In his latest offering on the subject of poverty, Ryan does champion a few federal programs, namely the Temporary Assistance for Needy Families (TANF) program. That's the modern version of the old cash entitlement system for low-income single moms that was "reformed" in 1996 by turning federal assistance money over to the states to administer. The welfare reform bill made it much more difficult for low-income families to access the safety net by putting sharp limits on benefits and imposing stiff work requirements as a condition of receiving help. The Ryan report credits the 1996 welfare reform bill with bringing down child poverty rates and increasing workforce participation rates of single mothers, at least up until 2001, when poverty rates started to spike again. But again, he's writing in a vacuum: The report fails to mention that the main reason for the big drop in poverty and employment rates during that time was a major economic boom that by 2000 had brought the unemployment rate down to 4.0 percent, one of the lowest rates in recorded history, which made it a lot easier for welfare moms to find work.
In addition, even as Ryan champions welfare reform as a poverty killer, he fails to mention that though some measures of poverty went down after the welfare reform law was passed in 1996, the number of households living in deep poverty—on less than $2 per day—has more than doubled since then. So has welfare reform really alleviated poverty? It's complicated. One thing it did do, however, was slash the amount of federal money spent on the program. The welfare budget hasn't increased since 1996, meaning that the $16 billion program has lost a third of its value thanks to inflation.
Meanwhile, the report blames Supplemental Security Income (SSI), the federal disability program that's recently become a favorite target of GOP budget hawks, for preventing people from joining the workforce. It cites a decade-old report suggesting that the program reduces the labor supply—but only of people between the ages of 60 and 64. The Ryan report contends that the program is full of scammers, particularly the parents of disabled children who have an incentive to keep them out of the workforce to keep the disability checks flowing. It claims that SSI permanently prevents children who receive disability payments from joining the workforce after they hit 18, without considering the possibility that these people are on SSI because they're actually disabled and can't work, even if they want to. And critically, Ryan doesn't explain how anyone gets by on $535 a month, the average monthly SSI payment, or how that teeny bit of government money would be preferable to taking even a minimum-wage job.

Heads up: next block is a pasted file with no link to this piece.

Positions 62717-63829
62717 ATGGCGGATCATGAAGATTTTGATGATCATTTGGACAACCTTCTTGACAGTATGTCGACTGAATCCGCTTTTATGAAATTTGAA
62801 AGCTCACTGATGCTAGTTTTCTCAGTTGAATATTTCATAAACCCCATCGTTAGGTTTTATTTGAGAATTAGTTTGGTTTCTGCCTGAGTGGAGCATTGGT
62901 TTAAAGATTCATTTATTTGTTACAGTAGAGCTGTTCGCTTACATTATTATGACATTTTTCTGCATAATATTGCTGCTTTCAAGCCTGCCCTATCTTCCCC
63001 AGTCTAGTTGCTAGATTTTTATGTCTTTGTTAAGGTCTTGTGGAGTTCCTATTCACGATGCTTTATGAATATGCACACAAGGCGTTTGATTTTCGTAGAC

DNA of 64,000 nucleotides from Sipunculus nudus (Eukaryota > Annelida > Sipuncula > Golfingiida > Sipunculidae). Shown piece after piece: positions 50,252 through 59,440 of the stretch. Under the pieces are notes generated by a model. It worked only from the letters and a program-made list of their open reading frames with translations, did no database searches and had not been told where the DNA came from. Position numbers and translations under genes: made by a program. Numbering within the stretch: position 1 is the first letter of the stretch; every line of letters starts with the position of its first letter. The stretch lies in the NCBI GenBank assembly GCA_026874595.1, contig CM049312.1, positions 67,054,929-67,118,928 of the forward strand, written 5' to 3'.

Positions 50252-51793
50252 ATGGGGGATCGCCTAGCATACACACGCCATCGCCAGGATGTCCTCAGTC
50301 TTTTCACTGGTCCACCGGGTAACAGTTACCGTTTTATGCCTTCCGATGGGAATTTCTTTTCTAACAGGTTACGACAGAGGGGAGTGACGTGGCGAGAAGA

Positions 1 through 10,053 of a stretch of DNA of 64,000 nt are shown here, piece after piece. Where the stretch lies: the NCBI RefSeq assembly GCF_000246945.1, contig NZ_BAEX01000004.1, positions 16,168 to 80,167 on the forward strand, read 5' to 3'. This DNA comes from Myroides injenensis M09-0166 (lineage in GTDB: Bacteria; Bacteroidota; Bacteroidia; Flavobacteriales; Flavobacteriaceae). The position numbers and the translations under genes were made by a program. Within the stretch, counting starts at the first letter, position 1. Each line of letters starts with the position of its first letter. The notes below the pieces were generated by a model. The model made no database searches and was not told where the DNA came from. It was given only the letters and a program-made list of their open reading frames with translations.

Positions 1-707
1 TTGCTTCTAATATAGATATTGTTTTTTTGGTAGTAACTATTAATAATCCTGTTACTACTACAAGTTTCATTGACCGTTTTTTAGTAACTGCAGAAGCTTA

These are fairly small oversights compared to the report's biggest and most obvious omission, namely any discussion of the current economy and its relationship to poverty. Even as it knocks various poverty programs for discouraging labor force participation, Ryan's study fails to mention the single biggest reason people don't work: not enough jobs. Today, according to the Center on Budget and Policy Priorities (which Ryan cites with some regularity in his report), if every last job available in this country were filled tomorrow with an unemployed worker, three out of every five unemployed people would still be out of work.
Without acknowledging this basic economic fact, Ryan's superficial review of federal poverty programs looks suspiciously like a move to help his party justify big cuts to social welfare programs. It doesn't offer any new ideas that might improve programs to help the poor. It's a cheat sheet for GOP budget cutters looking for easy targets.